Over the last decade, new drugs have emerged including gemcitabine, vinorelbine and the taxols. These third-generation agents are more expensive, but have the advantage of better tolerance and they can be given as outpatient treatment. However, once again there was little to choose between regimens such as carboplatin/gemcitabine, carboplatin/vinorelbine or carboplatin/paclitaxel, with approximately a nine- to 10-month median survival and an increase to 35–40% of patients alive at one year.6 Also, docetaxel has emerged as an effective single agent, with 15–20% responding when used as second-line treatment at relapse.6

In the UK, carboplatin/gemcitabine has become the favoured first-line treatment following the study of Rudd et al., which compared gemcitabine and carboplatin (GC) with the older regimen of MIC.7 GC conferred a median survival of 10 months compared with a median survival of 7.6 months for MIC, with one-year survival rates of 40 and 30%, respectively. The response rates were similar for the two regimes: GC 42%, and 41% for MIC. GC had fewer side effects and resulted in fewer hospital admissions, and there was a highly significant advantage for most QOL variables studied for the newer regimen.

Chemotherapy in Elderly Patients
The mean age at presentation with lung cancer in the UK is 68 years, with 40% of patients presenting at 70 years of age or above. Most of the phase III RCTs tend to recruit younger patients, with just 10% being over 70 years of age. Hence, prospective data on the tolerance and responses seen by the elderly tend to be retrospective data from large trials that did not specifically set out to determine how the elderly would fare with chemotherapy. It is clear that more elderly patients either refuse or are not offered chemotherapy.8 In 2000, Earle et al. showed that only 22% of patients over 65 years of age received chemotherapy, and the Surveillance Epidemiology and End Results (SEER) data from the US (collected between 1988 and 1995) showed that only 32% of patients over 65 years of age received chemotherapy.9

There have been some specific trials of chemotherapy in elderly patients with NSCLC. Langer et al. studied the effects of three different regimes: cisplatin/etoposide, high-dose paclitaxel/cisplatin and low-dose paclitaxel/cisplatin.10 The two taxol arms had a better response, with the median survival being 10 and 9.5 months in the taxol arms versus 7.6 months in the non-taxol arm. QOL changes were similar to studies in younger patients. Although the response rate, toxicity and survival were similar to those in younger patients, there was more co-morbidity, leukopenia and neuropsychiatic toxicity in the older patients. The Italian lung cancer in the elderly study (MILES) study examined the effect of combination chemotherapy versus single-agent vinorelbine.11 Six hundred and ninety-eight patients were entered and demonstrated that combination chemotherapy did not provide any survival benefit compared with vinorelbine alone.12 However, Frasci et al. showed that combination therapy produced a superior median survival, although the chemotherapy doses used were different in the two studies, which made it difficult to compare results. The (Elderly) Lung Cancer Vinorelbine Italian Study (ELVIS) compared vinorelbine as a single agent with BSC.13 Although, the study was terminated early due to poor recruitment, in the 191 patients a prolongation in median survival of seven weeks was demonstrated with chemotherapy. Patients who received vinorelbine performed better on functional assessments, but scored worse on toxicity. These studies were performed on patients with a PS of 1 or 2; however, the majority of patients had a PS of 1. In general, good PS patients tolerate and respond better to the chemotherapy. However, some PS 2 patients can also do well, but in general they suffer more toxicity than those with PS 0–1 and the progression-free interval is shorter.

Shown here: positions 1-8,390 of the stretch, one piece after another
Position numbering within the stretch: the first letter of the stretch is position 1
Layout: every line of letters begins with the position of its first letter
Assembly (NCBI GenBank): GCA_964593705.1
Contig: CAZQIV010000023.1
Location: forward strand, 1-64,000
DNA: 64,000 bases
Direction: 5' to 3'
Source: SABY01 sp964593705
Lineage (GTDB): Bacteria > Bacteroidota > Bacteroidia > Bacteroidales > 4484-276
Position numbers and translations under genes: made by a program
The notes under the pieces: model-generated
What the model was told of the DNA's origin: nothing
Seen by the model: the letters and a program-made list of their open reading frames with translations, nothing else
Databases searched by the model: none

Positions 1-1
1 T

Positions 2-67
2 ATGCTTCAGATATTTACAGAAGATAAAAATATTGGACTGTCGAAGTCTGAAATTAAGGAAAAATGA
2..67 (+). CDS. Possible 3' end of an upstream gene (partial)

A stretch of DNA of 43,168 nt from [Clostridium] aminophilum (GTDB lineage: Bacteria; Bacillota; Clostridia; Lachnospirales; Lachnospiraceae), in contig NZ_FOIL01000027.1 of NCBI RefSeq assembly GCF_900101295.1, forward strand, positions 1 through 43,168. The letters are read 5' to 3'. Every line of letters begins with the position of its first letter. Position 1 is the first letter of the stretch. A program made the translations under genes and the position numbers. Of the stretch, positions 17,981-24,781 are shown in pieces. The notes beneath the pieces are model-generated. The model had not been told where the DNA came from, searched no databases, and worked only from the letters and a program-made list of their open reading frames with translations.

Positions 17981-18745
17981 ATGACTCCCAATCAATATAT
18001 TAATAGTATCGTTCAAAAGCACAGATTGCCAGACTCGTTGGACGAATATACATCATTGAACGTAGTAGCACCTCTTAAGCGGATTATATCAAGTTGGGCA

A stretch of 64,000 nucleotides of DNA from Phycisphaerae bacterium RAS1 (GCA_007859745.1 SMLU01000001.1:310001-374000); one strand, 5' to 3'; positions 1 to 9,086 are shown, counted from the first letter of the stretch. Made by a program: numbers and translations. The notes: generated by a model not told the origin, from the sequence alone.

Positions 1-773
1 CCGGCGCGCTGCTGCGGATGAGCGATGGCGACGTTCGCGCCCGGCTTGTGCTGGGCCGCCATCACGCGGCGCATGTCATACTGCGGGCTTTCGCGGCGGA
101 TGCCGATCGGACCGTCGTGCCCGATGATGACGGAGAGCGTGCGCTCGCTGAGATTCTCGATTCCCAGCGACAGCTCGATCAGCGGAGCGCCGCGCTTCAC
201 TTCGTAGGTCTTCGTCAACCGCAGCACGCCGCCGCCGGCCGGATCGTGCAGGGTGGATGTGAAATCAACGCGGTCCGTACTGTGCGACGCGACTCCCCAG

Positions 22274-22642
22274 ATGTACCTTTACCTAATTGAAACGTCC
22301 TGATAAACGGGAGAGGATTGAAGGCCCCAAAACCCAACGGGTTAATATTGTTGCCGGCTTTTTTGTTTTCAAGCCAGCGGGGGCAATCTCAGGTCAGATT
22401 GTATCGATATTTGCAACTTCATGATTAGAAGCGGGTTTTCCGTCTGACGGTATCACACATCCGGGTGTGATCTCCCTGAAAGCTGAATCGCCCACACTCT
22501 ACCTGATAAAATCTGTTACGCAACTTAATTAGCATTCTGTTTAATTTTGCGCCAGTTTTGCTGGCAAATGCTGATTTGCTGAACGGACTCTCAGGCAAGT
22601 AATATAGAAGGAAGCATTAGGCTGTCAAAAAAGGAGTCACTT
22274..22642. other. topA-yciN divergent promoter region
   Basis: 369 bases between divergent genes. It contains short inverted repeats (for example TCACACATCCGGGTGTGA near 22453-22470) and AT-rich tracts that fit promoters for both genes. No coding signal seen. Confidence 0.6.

Trials of chemotherapy in elderly patients have given conflicting results with better median survivals than with BSC, and with a suggestion that single-agent chemotherapy may be less toxic than combination therapy and confers a small survival benefit.14